When our neighbor’s aging catalpa tree comes down, it’s almost sure
to land on our daughter’s room. So it goes.
Bean tree, cigar tree, Catalpa speciosa—
long planted outside its natural range
because we like the way it looks and crave the shade.
We make most choices thinking ourselves eternal,
not subject to the usual cellular decay
or granted special dispensation via some kind of god.
Turritopsis dohrnii—the immortal jellyfish—
has theoretically achieved this state but in practice
it’s almost sure to succumb to disease or predator.
So it goes. My daughter was three months old
when we visited New York. We wanted to join
the protests but decided this was not a thing new parents did
so instead took a ferry to Liberty Island—
the statue closed because of terrorism,
we sat in the sun and asked a stranger to take our picture.
Later we walked from Battery Park
to where the towers no longer stood:
a field of dirt, a few men in construction vests,
windows plywooded on condemned buildings nearby,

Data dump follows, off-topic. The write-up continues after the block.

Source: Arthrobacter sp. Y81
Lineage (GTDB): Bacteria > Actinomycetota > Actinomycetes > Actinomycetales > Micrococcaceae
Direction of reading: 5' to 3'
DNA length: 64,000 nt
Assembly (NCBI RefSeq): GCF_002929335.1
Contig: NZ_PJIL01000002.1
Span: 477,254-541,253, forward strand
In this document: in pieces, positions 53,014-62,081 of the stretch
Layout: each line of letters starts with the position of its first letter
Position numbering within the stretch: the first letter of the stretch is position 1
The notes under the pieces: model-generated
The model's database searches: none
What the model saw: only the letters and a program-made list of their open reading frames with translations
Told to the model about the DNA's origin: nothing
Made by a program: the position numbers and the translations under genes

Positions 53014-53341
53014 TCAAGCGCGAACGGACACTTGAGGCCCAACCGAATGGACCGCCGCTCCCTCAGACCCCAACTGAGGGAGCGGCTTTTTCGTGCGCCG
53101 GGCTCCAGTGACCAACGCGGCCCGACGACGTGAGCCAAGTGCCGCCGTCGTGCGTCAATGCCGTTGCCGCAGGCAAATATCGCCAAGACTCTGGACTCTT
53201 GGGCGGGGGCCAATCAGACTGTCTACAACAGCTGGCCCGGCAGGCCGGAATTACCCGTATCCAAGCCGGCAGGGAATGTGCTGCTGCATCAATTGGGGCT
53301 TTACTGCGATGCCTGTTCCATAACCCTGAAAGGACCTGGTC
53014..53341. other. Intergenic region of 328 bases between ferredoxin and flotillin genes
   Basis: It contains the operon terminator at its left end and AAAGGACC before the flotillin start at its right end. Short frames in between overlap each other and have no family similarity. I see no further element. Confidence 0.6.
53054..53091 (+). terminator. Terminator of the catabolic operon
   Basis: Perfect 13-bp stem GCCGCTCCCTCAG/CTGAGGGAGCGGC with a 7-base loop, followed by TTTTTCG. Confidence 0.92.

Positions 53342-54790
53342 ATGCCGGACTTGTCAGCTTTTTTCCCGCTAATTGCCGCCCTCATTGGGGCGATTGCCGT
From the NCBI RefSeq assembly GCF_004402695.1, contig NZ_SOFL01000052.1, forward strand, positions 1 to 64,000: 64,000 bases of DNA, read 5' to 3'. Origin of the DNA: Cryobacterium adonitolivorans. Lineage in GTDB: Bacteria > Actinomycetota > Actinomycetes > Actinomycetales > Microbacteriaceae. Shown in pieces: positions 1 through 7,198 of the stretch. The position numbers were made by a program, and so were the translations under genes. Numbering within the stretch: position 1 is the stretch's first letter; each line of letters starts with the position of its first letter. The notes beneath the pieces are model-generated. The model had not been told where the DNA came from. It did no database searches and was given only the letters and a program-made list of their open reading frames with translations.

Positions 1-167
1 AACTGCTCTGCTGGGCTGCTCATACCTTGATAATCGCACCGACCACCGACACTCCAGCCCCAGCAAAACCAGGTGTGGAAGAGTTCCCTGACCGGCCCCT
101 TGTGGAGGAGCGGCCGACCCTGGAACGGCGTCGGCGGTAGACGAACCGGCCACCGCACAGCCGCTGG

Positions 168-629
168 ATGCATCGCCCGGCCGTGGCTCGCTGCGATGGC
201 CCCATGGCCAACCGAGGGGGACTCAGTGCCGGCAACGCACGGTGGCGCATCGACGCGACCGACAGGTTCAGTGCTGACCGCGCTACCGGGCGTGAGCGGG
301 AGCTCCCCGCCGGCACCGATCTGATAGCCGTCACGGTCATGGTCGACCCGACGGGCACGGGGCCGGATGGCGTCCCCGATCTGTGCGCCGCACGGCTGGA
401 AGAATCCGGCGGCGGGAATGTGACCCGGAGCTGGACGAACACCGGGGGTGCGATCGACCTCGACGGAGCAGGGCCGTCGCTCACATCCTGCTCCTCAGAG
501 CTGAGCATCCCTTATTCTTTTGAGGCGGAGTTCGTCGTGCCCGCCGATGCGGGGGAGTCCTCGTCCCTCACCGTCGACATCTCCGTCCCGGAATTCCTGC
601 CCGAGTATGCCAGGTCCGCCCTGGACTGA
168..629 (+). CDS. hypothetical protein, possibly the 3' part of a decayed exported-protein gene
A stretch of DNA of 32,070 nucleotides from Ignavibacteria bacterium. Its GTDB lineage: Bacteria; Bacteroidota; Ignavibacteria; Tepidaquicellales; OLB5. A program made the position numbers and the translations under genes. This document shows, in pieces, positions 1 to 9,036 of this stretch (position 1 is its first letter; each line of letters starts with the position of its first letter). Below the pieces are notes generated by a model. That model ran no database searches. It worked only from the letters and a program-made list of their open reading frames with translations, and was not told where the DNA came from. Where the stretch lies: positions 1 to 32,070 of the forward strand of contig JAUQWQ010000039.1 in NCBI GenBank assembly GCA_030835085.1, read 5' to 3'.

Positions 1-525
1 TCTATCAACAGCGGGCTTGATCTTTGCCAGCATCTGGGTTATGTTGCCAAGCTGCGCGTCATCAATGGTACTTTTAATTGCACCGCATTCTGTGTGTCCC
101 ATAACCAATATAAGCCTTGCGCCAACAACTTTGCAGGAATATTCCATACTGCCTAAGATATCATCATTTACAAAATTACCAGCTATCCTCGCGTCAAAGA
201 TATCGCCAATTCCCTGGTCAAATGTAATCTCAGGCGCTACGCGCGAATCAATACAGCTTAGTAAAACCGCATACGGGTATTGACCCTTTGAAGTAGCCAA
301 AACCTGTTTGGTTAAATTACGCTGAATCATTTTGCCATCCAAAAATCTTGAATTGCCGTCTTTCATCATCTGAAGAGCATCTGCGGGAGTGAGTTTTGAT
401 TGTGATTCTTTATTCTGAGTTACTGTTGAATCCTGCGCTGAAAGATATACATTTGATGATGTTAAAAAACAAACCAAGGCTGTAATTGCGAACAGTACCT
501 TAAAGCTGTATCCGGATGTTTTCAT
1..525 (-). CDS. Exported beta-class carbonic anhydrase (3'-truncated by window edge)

soon to come down themselves. Our daughter in her stroller,
one sock lost somewhere along the way and the sun going down,
we were failing to keep her warm, to make sense
of this experience, to grieve or gain
or feel much of anything. We had the sense
these were Schrödinger’s towers: there, not there.
To be alive is to be dying. So it goes. I don’t
know what we expected. If I remember right,
which I do not, we met a friend
for Tibetan food in the Village that evening,
then took a cab back to our hotel and made love
while our daughter slept in a portable crib.
This tree is a problem but for now I’m trimming
the Chinese privet—Ligustrum sinense—that separates
us from our neighbors. It’s easy work,
yields visible progress and a sense of achievement,
but there’s little music in it. Does it count
as having visited a place if we returned unchanged?
If we did not buy a single souvenir?